The movie starts with a narration by Jude Law talking about three children named Claus Bauderlaire (played by Liam Aiken), and his sisters Violet (played by Emily Browning), and Sunny (played by twins Kara and Shelly Hoffman) moving in with a relative after their parents died in a mysterious fire. They first meet up with their new caretaker, a man named Count Olaf (played by Jim Carrey). The first few minutes in entering the house, Count Olaf reveals to the kids that he doesn't like them and is only using them so that when Violet turns 18, he'll steal their family's fortune. As time went on, the children try to scheme on how they can be able to prevent Olaf from stealing the inheritance. One day when Olaf is driving, he gets the car stuck in a railroad track while the train is coming. The children found a way to escape while the train hit the car with Olaf in it.

Later on, the kids and Olaf end up in court with Olaf and the judge sentenced the kids to live with another relative. They ended up living with their uncle Montgomery Montgomery (played by Billy Connelly) in Peru. While living in happiness, a mysterious man named Mr. Stephano visits the house. The next day, they found Uncle Monty dead by a poisonous viper. However, Sunny finds out that the viper is very friendly and harmless and Claus and Violet claimed that Mr. Stephano did it. Mr. Stephano is none other than Count Olaf in a disguise and he disappears as soon as he was framed for murder. The next house they end up is in their aunt Josephine's (played by Meryl Streep) house in Lake Lacrymose. While settling down, the kids find pictures and newspaper and find out more about the fire that killed their parents. All of a sudden, a mysterious man named Captain Sham entered the house and offers them a ride on his ship. All of a sudden, a huge hurricane appeared and Captain Sham rescues the kids while leaving Aunt Josephine to die. It turns out that Captain Sham was Count Olaf once again and he gains the custody of them once again.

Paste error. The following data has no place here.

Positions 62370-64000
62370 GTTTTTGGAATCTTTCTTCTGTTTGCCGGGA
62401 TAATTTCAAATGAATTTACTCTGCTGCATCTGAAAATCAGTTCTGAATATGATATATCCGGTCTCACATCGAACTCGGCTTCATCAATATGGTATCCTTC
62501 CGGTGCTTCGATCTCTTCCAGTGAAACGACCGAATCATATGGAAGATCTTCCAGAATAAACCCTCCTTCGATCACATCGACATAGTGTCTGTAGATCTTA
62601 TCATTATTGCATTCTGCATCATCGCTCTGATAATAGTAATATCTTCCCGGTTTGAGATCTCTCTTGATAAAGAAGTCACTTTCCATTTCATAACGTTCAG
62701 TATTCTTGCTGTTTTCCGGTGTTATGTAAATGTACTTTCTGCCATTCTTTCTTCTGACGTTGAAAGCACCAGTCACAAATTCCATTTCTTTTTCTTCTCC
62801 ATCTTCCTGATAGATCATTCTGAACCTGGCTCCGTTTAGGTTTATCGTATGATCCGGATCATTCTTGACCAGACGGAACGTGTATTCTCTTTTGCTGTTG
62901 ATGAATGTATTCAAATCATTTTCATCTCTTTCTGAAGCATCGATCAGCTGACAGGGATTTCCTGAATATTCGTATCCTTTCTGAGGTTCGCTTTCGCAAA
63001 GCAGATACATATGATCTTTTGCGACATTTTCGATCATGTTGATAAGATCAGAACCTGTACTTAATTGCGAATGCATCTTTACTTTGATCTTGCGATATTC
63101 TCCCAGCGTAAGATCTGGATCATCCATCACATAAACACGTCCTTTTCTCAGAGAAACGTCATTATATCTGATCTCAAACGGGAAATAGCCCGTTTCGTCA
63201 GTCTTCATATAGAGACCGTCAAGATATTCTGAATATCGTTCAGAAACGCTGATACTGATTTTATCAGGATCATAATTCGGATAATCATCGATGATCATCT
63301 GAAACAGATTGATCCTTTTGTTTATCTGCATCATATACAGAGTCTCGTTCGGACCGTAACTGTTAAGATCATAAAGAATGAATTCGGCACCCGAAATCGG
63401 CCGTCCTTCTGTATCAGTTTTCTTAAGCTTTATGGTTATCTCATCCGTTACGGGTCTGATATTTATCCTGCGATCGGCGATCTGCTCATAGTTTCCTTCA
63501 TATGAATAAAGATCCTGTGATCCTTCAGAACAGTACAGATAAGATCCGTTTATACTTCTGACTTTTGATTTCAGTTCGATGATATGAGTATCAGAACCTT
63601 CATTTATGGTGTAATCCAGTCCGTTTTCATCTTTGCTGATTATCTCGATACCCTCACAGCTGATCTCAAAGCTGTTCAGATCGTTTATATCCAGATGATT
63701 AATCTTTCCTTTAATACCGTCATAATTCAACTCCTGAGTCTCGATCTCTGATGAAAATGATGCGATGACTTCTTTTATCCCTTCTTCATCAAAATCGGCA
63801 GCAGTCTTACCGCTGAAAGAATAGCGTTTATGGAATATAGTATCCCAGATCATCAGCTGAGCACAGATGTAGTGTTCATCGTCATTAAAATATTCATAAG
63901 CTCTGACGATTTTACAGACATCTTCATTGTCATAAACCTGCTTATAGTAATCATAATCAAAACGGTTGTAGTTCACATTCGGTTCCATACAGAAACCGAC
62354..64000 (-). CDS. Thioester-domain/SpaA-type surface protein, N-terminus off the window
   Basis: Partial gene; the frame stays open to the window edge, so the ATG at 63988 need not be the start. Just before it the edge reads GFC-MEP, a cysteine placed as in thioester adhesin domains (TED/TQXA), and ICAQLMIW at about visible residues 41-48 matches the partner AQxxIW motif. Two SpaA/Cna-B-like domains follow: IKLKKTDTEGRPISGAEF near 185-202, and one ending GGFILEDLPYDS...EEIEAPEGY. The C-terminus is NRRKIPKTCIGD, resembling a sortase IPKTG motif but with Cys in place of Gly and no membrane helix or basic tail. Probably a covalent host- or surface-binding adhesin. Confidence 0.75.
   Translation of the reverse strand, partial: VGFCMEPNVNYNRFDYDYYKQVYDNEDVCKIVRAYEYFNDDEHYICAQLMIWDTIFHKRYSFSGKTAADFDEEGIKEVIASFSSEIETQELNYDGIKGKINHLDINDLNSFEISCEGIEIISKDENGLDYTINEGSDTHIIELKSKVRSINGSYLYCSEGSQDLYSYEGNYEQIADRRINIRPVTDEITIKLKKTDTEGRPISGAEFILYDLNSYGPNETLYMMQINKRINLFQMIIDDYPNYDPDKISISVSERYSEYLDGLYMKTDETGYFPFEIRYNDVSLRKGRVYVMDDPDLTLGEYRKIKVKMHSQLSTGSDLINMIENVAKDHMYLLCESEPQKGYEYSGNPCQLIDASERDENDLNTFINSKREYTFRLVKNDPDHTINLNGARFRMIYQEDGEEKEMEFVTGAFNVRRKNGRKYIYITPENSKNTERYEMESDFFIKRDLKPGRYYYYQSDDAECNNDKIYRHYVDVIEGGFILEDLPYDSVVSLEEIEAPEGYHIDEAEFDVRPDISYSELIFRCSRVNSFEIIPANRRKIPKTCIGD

The final plan that Olaf tries to get the inheritance is performing a play involving him and Violet getting married on stage with a legal minister doing the wedding ceremony. It's up to Claus to try to rescue her before it's too late. While reading, he conducts a plan that involves with climbing in a tower and using the same item that Olaf used to start the fire that killed their parents to burn down the stage. The movie concludes with Olaf sentenced to suffer the same unfortunate events that the kids went through, followed up with life in prison. Eventually, Olaf escaped and disappeared without a trace. The kids then went back to their old mansion and finding a note written by their parents with a message of hope. In the end, they lived with another relative and had fortunate events.